Crisis brings out rainbows

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Children in Canterbury have been putting up crafted rainbows in their windows to cheer up passers-by going on social distancing walks, one of the few reasons for which we are allowed to leave the house now that the UK is officially on lockdown.

The paintings and drawings have been popping up in windows across the city since schools officially closed on Friday, leaving home-schooling parents to find ingenious and creative ways to keep their children busy and united.

Full time mother Amy Holt and her children, living in Hales Place, decided to make the rainbows as part of their creative time, which she says has become a great distraction for both herself and her two youngest children who are aged six and eight.

“It just makes everyone feel a bit better and gets the community involved and know that we are not alone,” Amy told the Canterbury Journal. She went on to explain how important these activities are for the mental health and well-being of her children and herself. “It gives them the opportunity to use their imagination… I think it’s just trying to remain positive and to keep telling them that everyone is in the same position.”

Business owner Chanel Farmer-Azimi is home-schooling her children, who are 5 and 6, for the first time. After talking to her children about the severity of the virus during her first lesson with them, she decided to join in with those who were already hanging up rainbows to show others they are not going through this alone. “We are going through this as a nation and [it gives] people the enjoyment of looking out for them when they are out, and brings them hope”, she explained.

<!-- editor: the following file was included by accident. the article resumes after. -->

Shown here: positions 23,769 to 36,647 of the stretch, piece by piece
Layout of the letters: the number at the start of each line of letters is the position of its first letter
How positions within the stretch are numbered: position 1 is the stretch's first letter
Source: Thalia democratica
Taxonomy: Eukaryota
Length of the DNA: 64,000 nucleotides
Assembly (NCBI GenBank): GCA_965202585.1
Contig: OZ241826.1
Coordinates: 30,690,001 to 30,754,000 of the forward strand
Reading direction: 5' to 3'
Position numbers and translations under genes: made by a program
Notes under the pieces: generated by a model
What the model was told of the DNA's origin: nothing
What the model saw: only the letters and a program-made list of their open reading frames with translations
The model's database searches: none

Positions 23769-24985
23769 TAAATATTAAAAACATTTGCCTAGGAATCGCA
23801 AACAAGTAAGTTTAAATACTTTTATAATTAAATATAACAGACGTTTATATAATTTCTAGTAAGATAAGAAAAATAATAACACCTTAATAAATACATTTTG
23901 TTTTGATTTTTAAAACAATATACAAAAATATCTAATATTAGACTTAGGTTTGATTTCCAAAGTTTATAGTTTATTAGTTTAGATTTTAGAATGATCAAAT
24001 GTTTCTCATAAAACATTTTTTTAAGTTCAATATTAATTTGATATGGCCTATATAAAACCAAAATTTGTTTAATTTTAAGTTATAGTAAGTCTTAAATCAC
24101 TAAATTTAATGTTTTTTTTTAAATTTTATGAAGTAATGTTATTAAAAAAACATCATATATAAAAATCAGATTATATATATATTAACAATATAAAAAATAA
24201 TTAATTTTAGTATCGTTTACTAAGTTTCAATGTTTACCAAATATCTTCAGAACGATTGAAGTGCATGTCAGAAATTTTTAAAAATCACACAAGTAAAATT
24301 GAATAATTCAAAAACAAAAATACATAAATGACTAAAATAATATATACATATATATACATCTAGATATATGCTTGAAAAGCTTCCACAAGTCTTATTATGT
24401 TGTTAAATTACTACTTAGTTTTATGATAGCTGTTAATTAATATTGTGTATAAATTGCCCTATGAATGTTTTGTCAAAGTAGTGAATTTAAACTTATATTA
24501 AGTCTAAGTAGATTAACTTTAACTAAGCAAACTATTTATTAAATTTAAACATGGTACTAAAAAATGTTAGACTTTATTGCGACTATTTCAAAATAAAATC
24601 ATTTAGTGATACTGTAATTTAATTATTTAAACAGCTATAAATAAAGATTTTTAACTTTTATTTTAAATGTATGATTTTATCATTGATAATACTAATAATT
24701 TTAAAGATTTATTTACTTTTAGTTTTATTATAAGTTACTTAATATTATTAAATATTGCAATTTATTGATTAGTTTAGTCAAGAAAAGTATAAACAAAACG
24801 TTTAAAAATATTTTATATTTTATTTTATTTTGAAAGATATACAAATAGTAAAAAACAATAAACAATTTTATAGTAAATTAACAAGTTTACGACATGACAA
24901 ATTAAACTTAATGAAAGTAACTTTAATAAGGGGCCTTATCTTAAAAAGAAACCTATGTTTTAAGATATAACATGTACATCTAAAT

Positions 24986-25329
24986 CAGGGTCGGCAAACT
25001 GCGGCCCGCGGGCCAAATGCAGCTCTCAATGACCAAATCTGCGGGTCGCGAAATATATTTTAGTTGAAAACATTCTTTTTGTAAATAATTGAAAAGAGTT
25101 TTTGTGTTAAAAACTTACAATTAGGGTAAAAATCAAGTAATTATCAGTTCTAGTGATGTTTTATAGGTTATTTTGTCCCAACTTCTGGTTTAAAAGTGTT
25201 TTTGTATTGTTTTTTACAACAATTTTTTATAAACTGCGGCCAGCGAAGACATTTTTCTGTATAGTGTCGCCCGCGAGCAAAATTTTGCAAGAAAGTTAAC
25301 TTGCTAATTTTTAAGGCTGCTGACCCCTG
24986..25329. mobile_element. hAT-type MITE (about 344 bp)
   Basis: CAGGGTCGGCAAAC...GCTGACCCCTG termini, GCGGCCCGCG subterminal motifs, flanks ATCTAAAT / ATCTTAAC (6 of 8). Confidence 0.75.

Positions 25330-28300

Chanel’s children now also enjoy looking out for other rainbows when they go on their social distancing walks.

Claire Jones, full time carer and mother of six also from Hales Place, told us that she decided to do this activity with her children after explaining to them what covid-19 is and what it means. “We thought it would be lovely to show the community we live in how much everyone is appreciated.”

Claire’s 11 year old, told us that she “wanted to draw a rainbow to show people in our area that we all need to stick together and be safe.”

This is one of the many activities highlighting how our sense of community over the past couple of weeks has taken on a new life.

As Amy highlighted, activities such as making rainbows are important for our mental health, which we must do our best to protect during these uncertain times. Research shows that engaging in forms of creativity increases feeling of wellbeing and personal satisfaction, which is needed now more than ever.

The more rainbows we see in windows, the more hope there is.

If you want to share any rainbows you see on your social distancing walks and runs, or ones that your children have made, you can share them to the Covid-19 Rainbows in Canterbury, Whitstable & Herne Bay Facebook group.

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